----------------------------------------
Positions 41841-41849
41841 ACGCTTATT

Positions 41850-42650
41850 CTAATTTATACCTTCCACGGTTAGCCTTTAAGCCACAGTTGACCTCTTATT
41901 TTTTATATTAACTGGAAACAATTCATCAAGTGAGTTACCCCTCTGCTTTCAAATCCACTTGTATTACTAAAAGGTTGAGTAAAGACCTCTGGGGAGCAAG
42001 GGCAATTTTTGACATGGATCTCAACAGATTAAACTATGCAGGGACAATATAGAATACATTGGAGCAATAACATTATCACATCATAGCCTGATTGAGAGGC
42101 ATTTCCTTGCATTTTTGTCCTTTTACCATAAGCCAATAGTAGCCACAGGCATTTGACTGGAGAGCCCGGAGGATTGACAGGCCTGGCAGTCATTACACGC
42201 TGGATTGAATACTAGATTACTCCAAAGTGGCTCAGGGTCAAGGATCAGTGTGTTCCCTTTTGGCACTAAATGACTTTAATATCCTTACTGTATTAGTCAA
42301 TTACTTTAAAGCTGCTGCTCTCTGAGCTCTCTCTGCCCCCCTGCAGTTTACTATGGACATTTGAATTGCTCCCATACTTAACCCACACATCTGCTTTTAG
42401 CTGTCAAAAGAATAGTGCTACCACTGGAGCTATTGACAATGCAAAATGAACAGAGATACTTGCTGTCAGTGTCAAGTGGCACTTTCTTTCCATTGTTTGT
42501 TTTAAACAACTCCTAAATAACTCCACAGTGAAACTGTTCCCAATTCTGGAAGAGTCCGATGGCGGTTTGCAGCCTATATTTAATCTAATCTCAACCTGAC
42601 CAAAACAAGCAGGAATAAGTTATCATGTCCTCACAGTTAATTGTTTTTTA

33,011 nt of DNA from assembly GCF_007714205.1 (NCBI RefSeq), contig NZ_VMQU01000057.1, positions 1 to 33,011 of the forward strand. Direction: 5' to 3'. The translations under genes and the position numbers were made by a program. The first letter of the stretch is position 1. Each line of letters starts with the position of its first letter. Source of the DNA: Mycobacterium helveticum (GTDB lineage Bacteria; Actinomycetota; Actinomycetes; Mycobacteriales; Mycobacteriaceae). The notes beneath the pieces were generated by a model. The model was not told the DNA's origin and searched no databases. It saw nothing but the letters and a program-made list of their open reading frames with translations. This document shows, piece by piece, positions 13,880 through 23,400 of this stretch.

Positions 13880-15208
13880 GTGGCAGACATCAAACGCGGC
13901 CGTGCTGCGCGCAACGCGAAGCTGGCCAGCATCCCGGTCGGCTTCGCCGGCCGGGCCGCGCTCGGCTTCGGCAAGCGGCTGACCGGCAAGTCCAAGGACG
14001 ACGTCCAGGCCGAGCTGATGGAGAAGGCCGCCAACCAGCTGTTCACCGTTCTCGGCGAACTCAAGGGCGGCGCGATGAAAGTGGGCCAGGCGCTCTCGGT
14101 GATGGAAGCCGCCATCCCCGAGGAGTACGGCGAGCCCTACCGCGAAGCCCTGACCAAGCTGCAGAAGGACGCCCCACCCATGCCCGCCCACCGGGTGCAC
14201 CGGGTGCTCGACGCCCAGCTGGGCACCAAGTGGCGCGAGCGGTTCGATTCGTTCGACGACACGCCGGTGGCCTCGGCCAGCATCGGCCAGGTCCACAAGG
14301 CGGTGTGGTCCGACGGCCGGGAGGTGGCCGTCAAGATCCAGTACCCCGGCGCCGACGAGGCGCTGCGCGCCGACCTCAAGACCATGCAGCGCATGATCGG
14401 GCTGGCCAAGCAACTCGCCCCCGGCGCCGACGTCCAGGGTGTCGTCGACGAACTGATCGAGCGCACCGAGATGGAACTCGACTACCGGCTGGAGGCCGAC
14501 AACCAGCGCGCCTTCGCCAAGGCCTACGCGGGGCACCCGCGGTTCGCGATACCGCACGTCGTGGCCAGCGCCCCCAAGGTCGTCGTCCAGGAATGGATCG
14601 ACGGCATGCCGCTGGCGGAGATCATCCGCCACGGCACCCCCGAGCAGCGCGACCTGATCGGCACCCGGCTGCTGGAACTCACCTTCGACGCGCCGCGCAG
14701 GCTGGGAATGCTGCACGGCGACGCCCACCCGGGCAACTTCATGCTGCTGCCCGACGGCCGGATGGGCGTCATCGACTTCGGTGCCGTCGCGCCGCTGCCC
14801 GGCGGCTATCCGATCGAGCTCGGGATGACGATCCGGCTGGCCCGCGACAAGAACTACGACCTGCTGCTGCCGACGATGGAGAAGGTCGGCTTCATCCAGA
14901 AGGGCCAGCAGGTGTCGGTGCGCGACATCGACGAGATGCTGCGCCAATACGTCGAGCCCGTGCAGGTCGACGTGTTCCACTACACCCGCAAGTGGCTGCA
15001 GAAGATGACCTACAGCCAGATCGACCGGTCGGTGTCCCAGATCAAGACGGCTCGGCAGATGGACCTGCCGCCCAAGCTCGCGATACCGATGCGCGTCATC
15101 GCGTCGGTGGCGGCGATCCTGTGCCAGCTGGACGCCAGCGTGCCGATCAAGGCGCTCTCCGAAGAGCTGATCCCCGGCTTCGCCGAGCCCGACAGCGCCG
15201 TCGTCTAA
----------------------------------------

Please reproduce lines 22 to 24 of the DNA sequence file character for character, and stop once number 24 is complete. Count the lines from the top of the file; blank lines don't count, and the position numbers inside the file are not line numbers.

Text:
14501 AACCAGCGCGCCTTCGCCAAGGCCTACGCGGGGCACCCGCGGTTCGCGATACCGCACGTCGTGGCCAGCGCCCCCAAGGTCGTCGTCCAGGAATGGATCG
14601 ACGGCATGCCGCTGGCGGAGATCATCCGCCACGGCACCCCCGAGCAGCGCGACCTGATCGGCACCCGGCTGCTGGAACTCACCTTCGACGCGCCGCGCAG
14701 GCTGGGAATGCTGCACGGCGACGCCCACCCGGGCAACTTCATGCTGCTGCCCGACGGCCGGATGGGCGTCATCGACTTCGGTGCCGTCGCGCCGCTGCCC